So the good news I want to share today is that for some authors, the second novel is going to feel much, much better than the first, when the big launch day rolls around.

I’d love to hear about your experiences with non-writers around you, when you went through a stressful experience in your writing life. How did they react? How much did you decide to share with them?

Deadlines: Slaying Medusa

I’ve been through a rough initiation to the reality of deadlines. In May, I learned that I needed to do a 60 to 70 percent rewrite of my second novel…in one month. My agent negotiated for an extra month, but that was all the wiggle room available. So I had eight weeks to write about 300 pages. In addition, I knew that the enormity of the second novel’s rewrite would affect the time I needed to write the third novel in my series. Altogether, I was looking at writing and editing about 600 to 700 pages in six to seven months, starting in June 2011 and ending January 1st, 2012.

For some authors, this wouldn’t be too stressful. Many professional novelists turn out three or even four books a year.

For me, it felt like a death sentence. Given the pace at which I usually write and the research requirements for my novels, I knew that the unexpected impact of these deadlines would change my life drastically.

I wanted to run away, screaming and frothing at the mouth. It took every ounce of my willpower to accept the situation and begin the long, arduous, fearsome task ahead of me.

So here I am, three days from my deadline for my third novel. I have one chapter left to write.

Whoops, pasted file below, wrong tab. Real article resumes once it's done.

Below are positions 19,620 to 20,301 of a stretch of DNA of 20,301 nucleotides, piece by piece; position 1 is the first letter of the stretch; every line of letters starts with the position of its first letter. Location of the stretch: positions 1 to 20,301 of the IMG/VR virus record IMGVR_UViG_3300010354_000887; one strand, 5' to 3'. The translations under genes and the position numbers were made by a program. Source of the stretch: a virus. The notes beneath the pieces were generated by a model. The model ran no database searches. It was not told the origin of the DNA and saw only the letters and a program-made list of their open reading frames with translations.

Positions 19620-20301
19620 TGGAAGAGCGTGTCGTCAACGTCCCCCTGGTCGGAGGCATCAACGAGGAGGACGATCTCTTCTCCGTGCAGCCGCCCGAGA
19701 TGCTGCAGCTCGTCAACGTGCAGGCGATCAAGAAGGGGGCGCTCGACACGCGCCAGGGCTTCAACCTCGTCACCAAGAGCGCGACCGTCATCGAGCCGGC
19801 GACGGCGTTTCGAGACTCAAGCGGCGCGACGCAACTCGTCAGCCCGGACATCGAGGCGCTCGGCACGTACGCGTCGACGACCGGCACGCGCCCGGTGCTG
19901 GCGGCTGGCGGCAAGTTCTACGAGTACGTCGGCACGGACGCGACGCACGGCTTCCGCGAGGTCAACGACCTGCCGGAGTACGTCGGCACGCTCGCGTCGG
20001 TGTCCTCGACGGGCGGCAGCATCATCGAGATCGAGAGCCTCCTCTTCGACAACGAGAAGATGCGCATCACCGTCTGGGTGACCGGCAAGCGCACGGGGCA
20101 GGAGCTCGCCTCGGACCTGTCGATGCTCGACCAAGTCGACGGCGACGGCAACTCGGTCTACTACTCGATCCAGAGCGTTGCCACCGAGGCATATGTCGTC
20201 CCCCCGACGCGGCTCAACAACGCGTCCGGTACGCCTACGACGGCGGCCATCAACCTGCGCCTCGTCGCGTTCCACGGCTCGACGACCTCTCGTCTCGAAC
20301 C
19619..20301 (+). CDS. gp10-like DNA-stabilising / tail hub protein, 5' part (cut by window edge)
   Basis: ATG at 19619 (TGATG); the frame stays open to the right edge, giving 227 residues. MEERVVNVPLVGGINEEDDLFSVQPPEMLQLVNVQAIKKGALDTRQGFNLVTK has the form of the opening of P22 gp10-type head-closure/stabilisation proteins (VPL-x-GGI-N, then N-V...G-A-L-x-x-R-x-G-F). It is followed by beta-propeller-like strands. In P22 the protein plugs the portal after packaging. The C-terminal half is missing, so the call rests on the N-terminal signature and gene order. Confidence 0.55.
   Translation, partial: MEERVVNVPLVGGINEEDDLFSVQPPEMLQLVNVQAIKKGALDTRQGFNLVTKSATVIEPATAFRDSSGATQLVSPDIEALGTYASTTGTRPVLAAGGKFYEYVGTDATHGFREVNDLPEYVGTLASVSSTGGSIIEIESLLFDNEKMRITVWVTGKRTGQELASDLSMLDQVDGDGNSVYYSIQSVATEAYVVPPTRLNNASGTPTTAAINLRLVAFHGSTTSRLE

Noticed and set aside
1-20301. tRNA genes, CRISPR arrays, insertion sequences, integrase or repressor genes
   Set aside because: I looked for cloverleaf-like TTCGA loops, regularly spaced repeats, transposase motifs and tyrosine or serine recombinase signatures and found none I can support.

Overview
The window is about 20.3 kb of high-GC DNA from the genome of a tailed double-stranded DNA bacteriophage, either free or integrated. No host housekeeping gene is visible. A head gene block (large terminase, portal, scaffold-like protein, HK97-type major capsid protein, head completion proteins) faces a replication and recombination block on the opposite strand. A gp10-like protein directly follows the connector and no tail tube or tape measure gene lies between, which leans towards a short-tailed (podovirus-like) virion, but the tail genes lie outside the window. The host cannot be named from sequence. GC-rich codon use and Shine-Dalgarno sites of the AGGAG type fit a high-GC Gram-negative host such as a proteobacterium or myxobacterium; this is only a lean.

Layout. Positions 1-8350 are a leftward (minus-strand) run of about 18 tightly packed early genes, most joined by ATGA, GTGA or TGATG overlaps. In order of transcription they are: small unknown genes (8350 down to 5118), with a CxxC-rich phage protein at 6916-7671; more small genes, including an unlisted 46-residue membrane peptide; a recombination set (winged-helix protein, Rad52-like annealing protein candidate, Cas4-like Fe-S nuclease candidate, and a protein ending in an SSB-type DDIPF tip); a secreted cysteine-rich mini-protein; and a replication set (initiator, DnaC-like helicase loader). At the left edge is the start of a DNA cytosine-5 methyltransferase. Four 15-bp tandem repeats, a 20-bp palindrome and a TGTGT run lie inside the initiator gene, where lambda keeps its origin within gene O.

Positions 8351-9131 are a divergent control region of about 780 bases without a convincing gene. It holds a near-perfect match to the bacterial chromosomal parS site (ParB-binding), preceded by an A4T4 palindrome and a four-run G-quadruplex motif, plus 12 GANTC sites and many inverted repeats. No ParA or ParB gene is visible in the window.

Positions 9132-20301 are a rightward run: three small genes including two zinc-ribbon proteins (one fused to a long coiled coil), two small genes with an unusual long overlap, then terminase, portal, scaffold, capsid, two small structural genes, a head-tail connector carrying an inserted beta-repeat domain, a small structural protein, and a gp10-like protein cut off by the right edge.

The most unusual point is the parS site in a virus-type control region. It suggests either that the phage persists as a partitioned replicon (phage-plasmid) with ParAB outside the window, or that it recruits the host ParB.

I have officially survived the deadlines. And I feel like a warrior returning exhausted but victorious from a battle with some horrifying mythical creature .

For what it’s worth, here’s what I’ve learned.

We have nothing to fear but fear itself.

I’ve never felt such pure dread from a writing project as I did during the rewrite of my second novel. In grad school, I finished my papers two weeks early without breaking a sweat, and liked it! Even though my doctoral dissertation took a lot of thought and hard work, I never feared it or thought I couldn’t do it.

You know the pinprick of reluctance and fear that we writers sometimes feel when we face a blank page? Magnify that by one hundred, until it’s like a lance through the guts, and that’s how I felt for seven of the eight weeks of that novel rewrite.

At the same time, I knew that this crippling fear was my true enemy.  If I could just live through it one hour at a time without hyperventilating, I could probably make it through the whole ordeal.